Thousand Oaks CA Mass Shooting: “We Have To Do Something About Hate” and Why That Is Problematical

During a press conference this morning about last night’s mass shooting in Thousand Oaks, Ventura County Sheriff Geoff Dean was reported to have said (sic), “We have to do something about hate.” Well, we’ve tried legislation to curb, prevent, and outlaw hate related crimes. How’s that working out? It has only made people scared and paranoid that they may be “hating” another person by offending them simply because they hold a different or opposing opinion.

Additionally, this really only works after the fact: the “hatred” is only accounted for after the subject has expressed it and remains alive to be captured.

Perhaps we need something like author Philip K Dick’s governmental prescience department suggested in his short story, Minority Report, where we sift for thoughts and actions of hatred before they can come to fruition.

Alternatively, we could simply mass arrest suspected “haters” and put them in internment camps like we did with Japanese Americans during WWII. But that would only create greater alarm and suspicion, causing folks to turn upon their dubious friends, coworkers, and family. Oh, wait. We’re already encouraging that. Oops.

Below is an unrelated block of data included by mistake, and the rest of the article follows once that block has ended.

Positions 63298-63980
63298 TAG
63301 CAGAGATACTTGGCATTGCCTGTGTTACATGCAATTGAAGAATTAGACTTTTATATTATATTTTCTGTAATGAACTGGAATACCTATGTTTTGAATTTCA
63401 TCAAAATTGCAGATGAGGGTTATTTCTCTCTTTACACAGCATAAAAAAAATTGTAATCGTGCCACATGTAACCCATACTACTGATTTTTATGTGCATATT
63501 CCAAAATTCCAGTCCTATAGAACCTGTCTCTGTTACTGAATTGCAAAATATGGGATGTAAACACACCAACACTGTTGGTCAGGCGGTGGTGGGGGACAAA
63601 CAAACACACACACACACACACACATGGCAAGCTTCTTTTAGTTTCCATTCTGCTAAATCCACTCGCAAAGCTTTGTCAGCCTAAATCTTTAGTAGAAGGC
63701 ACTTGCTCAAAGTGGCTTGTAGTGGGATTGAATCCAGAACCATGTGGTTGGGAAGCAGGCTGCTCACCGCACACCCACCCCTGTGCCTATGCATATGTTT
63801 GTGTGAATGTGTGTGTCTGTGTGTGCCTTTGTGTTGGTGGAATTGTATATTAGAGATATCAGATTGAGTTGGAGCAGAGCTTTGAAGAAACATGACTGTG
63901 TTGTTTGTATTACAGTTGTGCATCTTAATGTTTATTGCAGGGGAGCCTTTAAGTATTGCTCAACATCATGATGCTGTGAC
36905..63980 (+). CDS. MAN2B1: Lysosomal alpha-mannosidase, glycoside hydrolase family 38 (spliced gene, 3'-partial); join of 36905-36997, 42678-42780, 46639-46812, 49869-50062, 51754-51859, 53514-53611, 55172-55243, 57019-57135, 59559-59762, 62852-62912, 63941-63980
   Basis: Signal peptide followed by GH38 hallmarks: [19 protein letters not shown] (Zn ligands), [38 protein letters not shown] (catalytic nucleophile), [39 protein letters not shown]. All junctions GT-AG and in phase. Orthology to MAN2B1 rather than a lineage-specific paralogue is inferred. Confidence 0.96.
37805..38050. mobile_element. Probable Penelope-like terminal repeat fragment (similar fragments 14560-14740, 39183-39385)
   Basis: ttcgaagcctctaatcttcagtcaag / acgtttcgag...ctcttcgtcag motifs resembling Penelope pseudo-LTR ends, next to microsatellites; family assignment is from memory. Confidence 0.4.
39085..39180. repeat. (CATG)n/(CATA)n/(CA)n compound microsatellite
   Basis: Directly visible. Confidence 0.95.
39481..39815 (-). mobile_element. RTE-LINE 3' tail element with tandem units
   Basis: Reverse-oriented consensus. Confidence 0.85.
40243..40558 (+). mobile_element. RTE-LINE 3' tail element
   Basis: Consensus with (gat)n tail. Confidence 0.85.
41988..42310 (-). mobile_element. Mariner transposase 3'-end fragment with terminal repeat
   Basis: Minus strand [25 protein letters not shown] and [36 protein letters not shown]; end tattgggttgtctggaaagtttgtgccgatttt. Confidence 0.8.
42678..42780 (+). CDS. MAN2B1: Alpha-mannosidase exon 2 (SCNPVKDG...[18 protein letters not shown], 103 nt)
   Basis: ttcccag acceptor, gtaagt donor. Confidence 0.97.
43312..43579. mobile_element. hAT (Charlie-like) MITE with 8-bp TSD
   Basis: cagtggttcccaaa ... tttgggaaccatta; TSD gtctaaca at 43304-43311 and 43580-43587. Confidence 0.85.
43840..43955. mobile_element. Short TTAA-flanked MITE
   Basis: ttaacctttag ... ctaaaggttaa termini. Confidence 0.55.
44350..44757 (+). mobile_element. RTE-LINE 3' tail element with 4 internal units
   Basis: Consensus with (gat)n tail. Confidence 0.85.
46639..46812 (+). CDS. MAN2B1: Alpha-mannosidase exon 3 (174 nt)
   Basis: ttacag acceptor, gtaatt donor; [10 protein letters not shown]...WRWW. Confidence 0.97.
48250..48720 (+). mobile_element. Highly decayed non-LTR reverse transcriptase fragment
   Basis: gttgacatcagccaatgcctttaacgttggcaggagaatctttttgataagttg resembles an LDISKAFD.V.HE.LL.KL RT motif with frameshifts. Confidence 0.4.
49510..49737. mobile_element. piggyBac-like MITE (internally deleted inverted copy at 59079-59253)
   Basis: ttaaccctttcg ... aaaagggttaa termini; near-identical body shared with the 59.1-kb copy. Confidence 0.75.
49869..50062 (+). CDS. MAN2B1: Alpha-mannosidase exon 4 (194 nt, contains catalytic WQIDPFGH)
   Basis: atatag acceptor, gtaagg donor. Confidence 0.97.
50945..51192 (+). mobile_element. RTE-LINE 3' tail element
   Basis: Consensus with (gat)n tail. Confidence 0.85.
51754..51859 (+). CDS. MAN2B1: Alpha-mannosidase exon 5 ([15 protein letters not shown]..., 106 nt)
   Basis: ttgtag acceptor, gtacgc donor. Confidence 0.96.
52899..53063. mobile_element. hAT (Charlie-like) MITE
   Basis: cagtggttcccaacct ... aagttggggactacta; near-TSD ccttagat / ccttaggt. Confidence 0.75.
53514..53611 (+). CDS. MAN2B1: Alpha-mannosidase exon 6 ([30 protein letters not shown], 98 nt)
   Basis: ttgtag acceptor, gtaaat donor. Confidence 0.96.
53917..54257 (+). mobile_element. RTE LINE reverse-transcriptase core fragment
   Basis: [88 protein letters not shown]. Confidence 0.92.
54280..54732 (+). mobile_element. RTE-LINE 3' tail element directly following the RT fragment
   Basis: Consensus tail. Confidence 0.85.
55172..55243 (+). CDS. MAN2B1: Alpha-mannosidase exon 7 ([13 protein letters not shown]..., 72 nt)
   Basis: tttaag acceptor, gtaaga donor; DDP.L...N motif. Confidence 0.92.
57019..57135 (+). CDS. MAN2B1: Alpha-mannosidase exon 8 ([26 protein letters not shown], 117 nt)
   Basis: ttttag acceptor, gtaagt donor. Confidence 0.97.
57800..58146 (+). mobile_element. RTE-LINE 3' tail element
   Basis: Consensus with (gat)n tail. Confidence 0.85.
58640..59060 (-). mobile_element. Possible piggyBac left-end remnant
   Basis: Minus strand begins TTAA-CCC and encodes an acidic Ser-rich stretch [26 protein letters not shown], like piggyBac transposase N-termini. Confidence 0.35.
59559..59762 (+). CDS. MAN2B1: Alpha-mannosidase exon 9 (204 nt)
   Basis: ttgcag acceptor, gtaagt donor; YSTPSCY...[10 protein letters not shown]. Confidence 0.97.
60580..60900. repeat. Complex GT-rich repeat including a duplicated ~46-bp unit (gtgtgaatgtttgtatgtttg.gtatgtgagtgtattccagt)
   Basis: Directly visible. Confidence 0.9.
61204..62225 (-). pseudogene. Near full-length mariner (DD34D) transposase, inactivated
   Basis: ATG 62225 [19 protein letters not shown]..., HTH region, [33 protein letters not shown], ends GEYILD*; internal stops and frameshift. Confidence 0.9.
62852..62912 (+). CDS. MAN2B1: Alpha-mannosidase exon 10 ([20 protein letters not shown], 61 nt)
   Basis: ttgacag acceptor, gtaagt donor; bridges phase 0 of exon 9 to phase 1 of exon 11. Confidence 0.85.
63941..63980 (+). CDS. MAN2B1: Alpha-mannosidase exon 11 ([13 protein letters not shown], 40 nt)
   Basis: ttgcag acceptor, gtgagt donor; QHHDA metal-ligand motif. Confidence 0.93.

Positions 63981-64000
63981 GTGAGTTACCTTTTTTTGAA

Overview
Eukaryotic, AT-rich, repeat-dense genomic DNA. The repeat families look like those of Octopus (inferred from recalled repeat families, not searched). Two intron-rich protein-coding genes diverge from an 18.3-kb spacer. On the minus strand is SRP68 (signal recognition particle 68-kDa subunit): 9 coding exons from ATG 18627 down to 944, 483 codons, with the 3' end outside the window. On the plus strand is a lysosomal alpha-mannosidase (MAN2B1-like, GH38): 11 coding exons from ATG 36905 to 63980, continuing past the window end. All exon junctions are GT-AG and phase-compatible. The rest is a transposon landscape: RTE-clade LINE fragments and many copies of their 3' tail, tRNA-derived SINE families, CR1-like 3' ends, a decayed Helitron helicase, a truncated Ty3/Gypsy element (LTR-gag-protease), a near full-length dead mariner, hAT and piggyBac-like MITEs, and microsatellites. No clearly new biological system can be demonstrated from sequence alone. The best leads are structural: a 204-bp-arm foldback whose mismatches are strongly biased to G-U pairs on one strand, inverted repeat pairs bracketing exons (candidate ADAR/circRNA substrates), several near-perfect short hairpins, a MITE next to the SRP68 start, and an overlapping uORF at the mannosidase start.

Hate is the natural order of the human condition.

The only cure that is a sufficient is a radical Divine heart transplant (Ezekiel 11:19;36:26), exchanging a heart of stone for a heart of flesh. However, even in this life, that is only a temporary spiritual fix. Hatred and other heinous characteristics of the human condition, such as racism, will stiff fester in mankind’s heart and soul until that all things are redeemed in the great and glorious day of His return.

[ The views and opinions expressed in this article are those of the author and do not necessarily reflect the official policy or position of or any entity or person referred to in this article. Any content provided by the author is their opinion, and is not intended to malign any religion, ethic group, club, organization (secular or religious), company, individual or anyone or anything. (Even if you think otherwise. ]

Craig Hartranft